NASSAU, Bahamas — After romping to victories in its first three exhibition games here, Kentucky got a taste Saturday of what Theodore Roosevelt called the "crowded hour."
A one-possession game inside the final 90 seconds made for a refreshing test. UK passed.
With freshman Tyler Ulis making a key play, Kentucky beat Champagne Chalons-Reims 77-72 to remain undefeated in five games here.
"We actually needed a test," said assistant coach Barry "Slice" Rohrssen, who directed the UK team while John Calipari again watched from the top of the bleachers opposite the benches. "... We're learning a lot about our team and, maybe as important, they're learning a lot about themselves."
The UK coaches apparently wondered how the Cats would handle the task of facing a team they beat by 23 points five days earlier. The pros, who included former LSU standout Tasmin Mitchell and an active former Syracuse center Darryl Watkins, looked much more cohesive and inspired than on Monday.
"You don't want their pride to beat any arrogance you may have," Rohrssen said. "We needed to guard against that."
The final two of Watkins' game-high 20 points reduced Kentucky's lead to 75-72 going into the final television timeout. Neither team scored again as nearly three minutes ticked off the clock and what passed for tension rose.
Interestingly, Kentucky abandoned its five-man platoon system and used a lineup mixed with starters here (Dakari Johnson, Andrew and Aaron Harrison) and second-wave shock troops (Marcus Lee and Ulis).
Rohrssen joked that the change was based on not wanting to go down in UK basketball history as the coach who lost to the French. "I actually didn't want to get voted off the island," he said.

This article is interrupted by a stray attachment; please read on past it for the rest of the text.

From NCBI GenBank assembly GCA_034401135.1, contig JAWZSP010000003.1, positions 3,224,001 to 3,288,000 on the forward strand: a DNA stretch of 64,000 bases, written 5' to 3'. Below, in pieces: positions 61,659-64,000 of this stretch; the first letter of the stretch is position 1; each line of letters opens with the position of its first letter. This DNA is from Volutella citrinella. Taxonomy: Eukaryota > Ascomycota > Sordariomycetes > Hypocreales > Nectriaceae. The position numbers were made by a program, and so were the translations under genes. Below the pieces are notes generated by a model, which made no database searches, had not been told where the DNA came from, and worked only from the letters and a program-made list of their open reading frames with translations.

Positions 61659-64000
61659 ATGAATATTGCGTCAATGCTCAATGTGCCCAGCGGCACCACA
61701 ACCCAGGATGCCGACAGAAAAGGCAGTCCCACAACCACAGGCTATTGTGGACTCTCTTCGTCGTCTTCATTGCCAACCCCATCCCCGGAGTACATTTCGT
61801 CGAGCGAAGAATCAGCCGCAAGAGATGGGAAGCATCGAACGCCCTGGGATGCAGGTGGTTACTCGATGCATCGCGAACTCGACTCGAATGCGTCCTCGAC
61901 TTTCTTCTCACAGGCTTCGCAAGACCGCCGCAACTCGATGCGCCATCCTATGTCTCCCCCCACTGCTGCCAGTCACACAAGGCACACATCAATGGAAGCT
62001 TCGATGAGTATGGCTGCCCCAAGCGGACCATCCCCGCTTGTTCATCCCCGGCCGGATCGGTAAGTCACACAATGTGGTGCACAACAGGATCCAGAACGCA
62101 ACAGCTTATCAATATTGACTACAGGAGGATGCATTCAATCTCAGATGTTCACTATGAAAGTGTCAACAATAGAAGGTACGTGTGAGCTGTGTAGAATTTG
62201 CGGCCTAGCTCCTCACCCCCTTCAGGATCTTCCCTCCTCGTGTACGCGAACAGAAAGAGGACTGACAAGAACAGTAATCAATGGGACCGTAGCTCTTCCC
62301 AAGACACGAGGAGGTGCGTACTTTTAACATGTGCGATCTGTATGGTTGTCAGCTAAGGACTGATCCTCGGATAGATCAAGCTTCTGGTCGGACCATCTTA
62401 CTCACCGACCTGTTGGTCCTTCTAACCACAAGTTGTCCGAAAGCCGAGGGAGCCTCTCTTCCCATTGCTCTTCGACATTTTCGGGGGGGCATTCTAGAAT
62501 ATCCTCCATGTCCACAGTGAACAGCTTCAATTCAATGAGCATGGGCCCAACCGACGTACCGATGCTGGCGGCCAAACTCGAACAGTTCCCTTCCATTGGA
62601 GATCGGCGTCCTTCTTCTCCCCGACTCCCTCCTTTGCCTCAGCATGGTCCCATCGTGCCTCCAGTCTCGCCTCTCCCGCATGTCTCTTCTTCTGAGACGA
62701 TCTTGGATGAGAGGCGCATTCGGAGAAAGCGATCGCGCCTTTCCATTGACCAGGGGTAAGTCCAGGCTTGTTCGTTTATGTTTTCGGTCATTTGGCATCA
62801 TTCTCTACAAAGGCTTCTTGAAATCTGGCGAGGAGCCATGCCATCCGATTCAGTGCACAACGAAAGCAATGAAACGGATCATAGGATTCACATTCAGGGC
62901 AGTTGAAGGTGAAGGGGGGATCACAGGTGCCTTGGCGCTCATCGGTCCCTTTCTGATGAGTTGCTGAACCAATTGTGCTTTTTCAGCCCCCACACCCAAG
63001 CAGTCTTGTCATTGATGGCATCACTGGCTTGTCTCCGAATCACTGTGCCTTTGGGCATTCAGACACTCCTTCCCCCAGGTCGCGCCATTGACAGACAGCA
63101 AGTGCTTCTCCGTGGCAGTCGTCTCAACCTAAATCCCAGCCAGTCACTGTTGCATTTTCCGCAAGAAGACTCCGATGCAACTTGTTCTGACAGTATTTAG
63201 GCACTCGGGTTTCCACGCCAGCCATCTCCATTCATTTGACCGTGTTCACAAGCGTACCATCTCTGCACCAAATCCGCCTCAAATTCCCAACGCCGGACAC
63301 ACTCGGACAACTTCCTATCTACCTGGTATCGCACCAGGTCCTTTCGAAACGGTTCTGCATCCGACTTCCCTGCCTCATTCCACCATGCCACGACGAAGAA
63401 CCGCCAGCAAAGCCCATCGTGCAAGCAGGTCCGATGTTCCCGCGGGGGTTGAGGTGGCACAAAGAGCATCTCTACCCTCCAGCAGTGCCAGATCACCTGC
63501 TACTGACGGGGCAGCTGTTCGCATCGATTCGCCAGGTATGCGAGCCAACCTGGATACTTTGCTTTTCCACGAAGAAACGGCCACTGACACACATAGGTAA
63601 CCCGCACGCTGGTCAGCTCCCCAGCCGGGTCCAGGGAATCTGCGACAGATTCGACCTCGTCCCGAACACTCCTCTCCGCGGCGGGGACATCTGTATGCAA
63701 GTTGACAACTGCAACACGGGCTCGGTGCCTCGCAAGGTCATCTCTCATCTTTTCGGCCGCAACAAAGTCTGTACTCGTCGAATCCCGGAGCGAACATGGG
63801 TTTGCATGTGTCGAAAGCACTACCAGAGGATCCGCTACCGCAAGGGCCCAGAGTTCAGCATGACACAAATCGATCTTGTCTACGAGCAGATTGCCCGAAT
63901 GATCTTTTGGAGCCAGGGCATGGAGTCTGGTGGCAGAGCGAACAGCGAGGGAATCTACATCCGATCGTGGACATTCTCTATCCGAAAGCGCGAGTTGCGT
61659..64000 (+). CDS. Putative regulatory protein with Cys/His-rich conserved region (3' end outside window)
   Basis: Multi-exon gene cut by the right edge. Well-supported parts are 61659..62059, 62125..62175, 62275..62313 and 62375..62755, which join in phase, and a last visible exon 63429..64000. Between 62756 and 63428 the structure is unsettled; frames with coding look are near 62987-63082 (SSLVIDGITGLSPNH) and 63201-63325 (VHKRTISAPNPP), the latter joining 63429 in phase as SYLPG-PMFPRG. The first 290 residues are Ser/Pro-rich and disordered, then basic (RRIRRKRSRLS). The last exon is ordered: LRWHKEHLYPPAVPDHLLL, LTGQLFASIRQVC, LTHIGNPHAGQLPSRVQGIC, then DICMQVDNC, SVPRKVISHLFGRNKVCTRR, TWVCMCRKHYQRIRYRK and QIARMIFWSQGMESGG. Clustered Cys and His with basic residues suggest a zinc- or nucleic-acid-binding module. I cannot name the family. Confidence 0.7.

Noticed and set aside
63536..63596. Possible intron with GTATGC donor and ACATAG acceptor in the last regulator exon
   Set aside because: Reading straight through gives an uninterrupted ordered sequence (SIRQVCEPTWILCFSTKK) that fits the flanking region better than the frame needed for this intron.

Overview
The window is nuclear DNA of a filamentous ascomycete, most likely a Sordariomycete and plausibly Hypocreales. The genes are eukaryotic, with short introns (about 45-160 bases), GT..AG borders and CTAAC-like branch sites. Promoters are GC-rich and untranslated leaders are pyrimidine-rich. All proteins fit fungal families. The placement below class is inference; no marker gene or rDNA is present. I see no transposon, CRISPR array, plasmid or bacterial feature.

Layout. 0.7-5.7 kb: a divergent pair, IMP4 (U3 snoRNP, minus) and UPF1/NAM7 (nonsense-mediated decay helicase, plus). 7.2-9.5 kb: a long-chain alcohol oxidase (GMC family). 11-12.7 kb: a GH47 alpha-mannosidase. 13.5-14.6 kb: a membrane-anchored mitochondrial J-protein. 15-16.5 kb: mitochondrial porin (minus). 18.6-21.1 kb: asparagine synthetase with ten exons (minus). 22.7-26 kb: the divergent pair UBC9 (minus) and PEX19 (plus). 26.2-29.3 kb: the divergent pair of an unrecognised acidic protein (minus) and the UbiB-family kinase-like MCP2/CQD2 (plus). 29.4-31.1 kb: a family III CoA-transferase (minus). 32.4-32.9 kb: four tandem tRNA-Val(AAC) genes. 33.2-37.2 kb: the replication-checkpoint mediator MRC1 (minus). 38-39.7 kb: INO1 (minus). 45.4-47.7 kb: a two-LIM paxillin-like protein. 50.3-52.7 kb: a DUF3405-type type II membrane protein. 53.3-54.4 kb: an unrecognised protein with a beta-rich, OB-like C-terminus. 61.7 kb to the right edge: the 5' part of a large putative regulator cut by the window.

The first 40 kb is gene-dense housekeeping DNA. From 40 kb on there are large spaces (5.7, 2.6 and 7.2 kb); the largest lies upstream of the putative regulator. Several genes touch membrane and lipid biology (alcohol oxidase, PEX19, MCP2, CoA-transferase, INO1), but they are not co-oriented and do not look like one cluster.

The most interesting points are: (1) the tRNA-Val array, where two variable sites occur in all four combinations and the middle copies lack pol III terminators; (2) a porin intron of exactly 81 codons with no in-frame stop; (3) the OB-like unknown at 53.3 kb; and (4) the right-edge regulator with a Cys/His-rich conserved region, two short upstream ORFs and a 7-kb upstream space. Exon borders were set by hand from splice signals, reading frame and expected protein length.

More seriously, he added, "We're finding out about ourselves."
Ulis made what a philosophical Rohrssen suggested was a 50/50 decision pay off by hounding opposing guard Lionel Chalmers to the point he slipped to the floor. Ulis picked up the ball and sped to a thank-you-very-much layup.
"That's what he does," Rohrssen said. "He wears you down. He has quick feet and a big heart. ... You know, he stayed yard for yard, foot for foot, inch for inch, and disrupted their offense and turned it into a turnover."
Screen test: Take two
Ulis, who is listed at 5-foot-9 and 155 pounds, got jolted by another screen. Like fellow assistant John Robic noted earlier in the week, teammates need to alert Ulis to upcoming screens.
"It's just something his teammates have to recognize," Rohrssen said. "We as a coaching staff have to keep teaching and reinforcing. Communication is the key to success. And we need to talk."
Rohrssen added another component: Ulis becomes more of a target for screens because he applies ball pressure far up the court.
Smooth-shooting freshman Devin Booker had made only six of 23 shots in UK's first four games here. He made four of six against the team from France, including two of three three-point attempts.
"Almost like a bicycle," Rohrssen said. "You get knocked off the bike, you just have to get back up on that bike and start pedaling again."
UK was playing its fifth game in seven days. But Rohrssen said that excuses were prohibited.
"Excuses are like bricks that build a road to failure," he said. "You know what I mean? We're not laying any bricks."
North Carolina loses
Bahamians who work the games as stat keepers and ticket takers were buzzing. A local team, the Providence Storms, beat North Carolina 84-83 on Friday night.
North Carolina helped. The Tar Heels made only three of 25 three-point attempts. And in a reprise of last season's free-throw struggles, UNC made only eight of 19 foul shots in losing a game despite making seven more field goals.
UNC's offensive leader, Marcus Paige, made only three of 15 shots (two of nine from three-point range).